Wednesday, March 23, 2011


A story is usually a layered piece of literature, like an onion, once the peel is removed, you find one layer upon another. There are layers of meaning in the story of Paul and Zabeth Bayne and their four children. Each of us seeks to get beneath the initial layers which are so familiar to us, to see what lies inside the onion of this story.

As you examine the first layer, you can see a faith commitment with both of them. I do not know much about either Paul or Zabeth before I met them as visitors to the church that I pastored between 1991-2001. They arrived around 1999 and they were engaged to be married. They became involved in the church. Zabeth was immediately an asset because she was an accomplished pianist. Zabeth had grown up in a conservative Christian family. Paul came to faith later but was clearly a convinced and practicing Christian.

Peeling back another layer I was able to see their love for one another, and I had opportunity over many weeks of pre-marriage counselling to know them better, and then I officiated their wedding ceremony in the summer of 2001. I respected them both and believed that they were a fine couple and would have a good marriage and life.

There are many layers of this story with which I am unfamiliar. They are the years from 2001 to 2009. I moved from that church. Yet many of you knew Paul and Zabeth during this period. You remember the jobs that Paul held, and the music lessons that Zabeth taught. You remember their children being born. Your remember Zabeth's difficulty to carry her babies to term. You remember the challenges of prematurity, particularly for one child. You remember their move with two sons from Surrey to Hope, B.C., and their purchase of property and a house.

Among those story layers, was an injury to that most premature child, fractures to an arm, initially alarming enough to order Paul away from the home until an investigation was completed and then the conclusion that the injury was an outcome of fragility due to the baby's prematurity.

Another layer displays Zabeth pregnant with a third child, and then the happy birth of a daughter.

A further layer and the peeling of this onion begins to truly make a person weep. Their daughter is only weeks old when she sustains injuries. Injuries which require Paul and Zabeth to obtain professional medical help. They are increasingly concerned as their daughter does not improve and professionals seem not to discern a cause.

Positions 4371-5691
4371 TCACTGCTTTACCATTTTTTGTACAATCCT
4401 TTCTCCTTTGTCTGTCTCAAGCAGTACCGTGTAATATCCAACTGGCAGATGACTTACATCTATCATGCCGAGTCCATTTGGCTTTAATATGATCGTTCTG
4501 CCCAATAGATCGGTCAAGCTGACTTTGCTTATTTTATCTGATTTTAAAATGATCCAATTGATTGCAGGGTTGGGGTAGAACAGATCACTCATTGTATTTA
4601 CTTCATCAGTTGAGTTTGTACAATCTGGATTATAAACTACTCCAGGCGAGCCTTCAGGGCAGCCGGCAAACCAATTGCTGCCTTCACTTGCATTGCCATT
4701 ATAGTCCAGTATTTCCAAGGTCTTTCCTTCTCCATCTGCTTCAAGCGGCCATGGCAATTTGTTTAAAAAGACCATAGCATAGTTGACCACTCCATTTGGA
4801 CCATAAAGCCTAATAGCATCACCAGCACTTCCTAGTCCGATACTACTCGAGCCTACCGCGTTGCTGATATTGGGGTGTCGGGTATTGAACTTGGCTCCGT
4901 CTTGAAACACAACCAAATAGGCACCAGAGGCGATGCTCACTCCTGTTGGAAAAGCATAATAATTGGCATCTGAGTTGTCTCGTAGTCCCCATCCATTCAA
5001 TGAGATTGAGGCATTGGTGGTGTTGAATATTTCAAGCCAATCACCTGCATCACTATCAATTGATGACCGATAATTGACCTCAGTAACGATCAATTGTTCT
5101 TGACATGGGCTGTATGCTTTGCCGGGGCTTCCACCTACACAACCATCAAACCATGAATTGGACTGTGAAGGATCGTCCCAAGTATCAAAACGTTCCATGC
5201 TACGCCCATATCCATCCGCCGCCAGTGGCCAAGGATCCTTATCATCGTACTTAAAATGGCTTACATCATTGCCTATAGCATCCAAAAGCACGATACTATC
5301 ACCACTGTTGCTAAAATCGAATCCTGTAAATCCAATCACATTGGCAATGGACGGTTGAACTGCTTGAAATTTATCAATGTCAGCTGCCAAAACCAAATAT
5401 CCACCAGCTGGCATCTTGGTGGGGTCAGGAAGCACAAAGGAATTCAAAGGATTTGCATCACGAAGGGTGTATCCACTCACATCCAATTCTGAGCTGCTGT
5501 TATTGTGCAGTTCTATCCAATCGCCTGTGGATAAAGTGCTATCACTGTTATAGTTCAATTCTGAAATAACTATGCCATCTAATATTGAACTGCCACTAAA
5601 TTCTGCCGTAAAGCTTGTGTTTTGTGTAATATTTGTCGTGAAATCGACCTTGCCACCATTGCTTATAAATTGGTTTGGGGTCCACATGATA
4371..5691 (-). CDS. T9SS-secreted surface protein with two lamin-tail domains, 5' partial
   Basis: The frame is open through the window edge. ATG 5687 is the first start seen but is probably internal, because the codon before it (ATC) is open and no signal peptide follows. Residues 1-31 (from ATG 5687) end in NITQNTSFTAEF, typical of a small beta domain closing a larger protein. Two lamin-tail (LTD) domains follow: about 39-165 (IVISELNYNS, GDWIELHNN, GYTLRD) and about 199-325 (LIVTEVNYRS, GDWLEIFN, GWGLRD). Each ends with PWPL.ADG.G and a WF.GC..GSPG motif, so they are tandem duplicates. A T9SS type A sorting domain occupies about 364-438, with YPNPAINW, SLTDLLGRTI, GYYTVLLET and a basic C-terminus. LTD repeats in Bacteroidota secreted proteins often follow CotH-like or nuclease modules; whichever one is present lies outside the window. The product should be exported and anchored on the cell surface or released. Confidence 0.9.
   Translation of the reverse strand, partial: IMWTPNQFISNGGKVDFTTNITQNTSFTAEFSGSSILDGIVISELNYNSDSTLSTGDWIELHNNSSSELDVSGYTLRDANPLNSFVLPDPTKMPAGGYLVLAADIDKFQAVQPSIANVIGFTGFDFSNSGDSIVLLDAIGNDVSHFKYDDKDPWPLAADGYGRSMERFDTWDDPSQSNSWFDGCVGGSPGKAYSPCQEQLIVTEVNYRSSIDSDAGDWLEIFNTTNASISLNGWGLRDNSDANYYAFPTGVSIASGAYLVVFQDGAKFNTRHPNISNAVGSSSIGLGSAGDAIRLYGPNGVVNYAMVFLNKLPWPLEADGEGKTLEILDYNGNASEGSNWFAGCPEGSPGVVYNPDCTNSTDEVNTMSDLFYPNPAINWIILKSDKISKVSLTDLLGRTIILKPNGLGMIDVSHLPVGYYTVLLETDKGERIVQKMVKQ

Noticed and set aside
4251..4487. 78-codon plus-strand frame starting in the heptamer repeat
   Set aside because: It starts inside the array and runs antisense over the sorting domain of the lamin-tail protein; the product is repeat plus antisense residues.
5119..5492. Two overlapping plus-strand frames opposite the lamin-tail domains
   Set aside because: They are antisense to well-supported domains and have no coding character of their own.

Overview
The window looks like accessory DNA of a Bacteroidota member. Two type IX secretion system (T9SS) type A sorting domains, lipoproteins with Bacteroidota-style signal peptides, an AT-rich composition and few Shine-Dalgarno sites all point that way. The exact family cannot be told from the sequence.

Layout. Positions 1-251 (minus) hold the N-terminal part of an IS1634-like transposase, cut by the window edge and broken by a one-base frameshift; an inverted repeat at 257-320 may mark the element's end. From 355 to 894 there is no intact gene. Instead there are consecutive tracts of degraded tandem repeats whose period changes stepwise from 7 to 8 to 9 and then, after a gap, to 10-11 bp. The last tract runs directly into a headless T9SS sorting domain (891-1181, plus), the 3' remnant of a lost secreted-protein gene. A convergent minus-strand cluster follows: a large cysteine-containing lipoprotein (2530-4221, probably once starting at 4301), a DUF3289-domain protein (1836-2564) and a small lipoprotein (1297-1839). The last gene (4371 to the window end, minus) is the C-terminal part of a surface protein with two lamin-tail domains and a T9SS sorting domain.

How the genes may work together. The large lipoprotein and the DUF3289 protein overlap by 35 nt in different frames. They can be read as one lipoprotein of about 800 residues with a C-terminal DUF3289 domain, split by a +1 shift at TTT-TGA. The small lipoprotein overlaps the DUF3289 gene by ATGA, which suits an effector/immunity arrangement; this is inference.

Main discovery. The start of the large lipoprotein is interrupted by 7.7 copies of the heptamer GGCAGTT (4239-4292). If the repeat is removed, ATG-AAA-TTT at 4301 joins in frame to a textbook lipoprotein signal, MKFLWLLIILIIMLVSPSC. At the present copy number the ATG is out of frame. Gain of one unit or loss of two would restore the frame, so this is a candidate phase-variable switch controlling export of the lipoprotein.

Another layer of meaning informs us that the baby is in grave physical condition with bleeding in the brain and other significant symptoms. At Children's Hospital she is diagnosed and now the parents have come under suspicion of having harmed her themselves.

A couple of layers indicate great personal trauma for the Baynes, with a child receiving life saving treatment, arrests and charges of harming their children, overnight incarceration, then dropped charges, yet the intervention by the Ministry of Children and the apprehension of their children from parental custody. The tears generated by these layers of meaning affect everyone for so many reasons.

This is a very large onion with many layers of content, some of which are heavy with suspicion by the Ministry of Children and subsequently its determination after three years to ask for an order that permanently keeps the children from Paul and Zabeth. Others layers of which are concentrated with enjoyable visits between parents and children yet sorrowful as goodbyes occur weekly.

There are some layers of substance that are difficult to see, that is, our vision is clouded. Even those of you who have known the Baynes very well, cannot verify with certainty that their account of a fall between a toddler and the infant occurred. It becomes evident from Judge Crabtree's reasons for his ruling that he too struggled to discern the meaning.

Nevertheless, far beneath all those layers there is a kernel or a substance of meaning, truth you might call it. Judge Crabtree found that and announced it. This baby was not harmed by shaking by one of these parents, contrary to the diagnosing doctor and contrary to the insistence of the MCFD Director in charge. Further, because of that, in a specified period of time, six months he said, the Ministry of Children and the Bayne parents are to work together toward the satisfactory outcome of returning the children.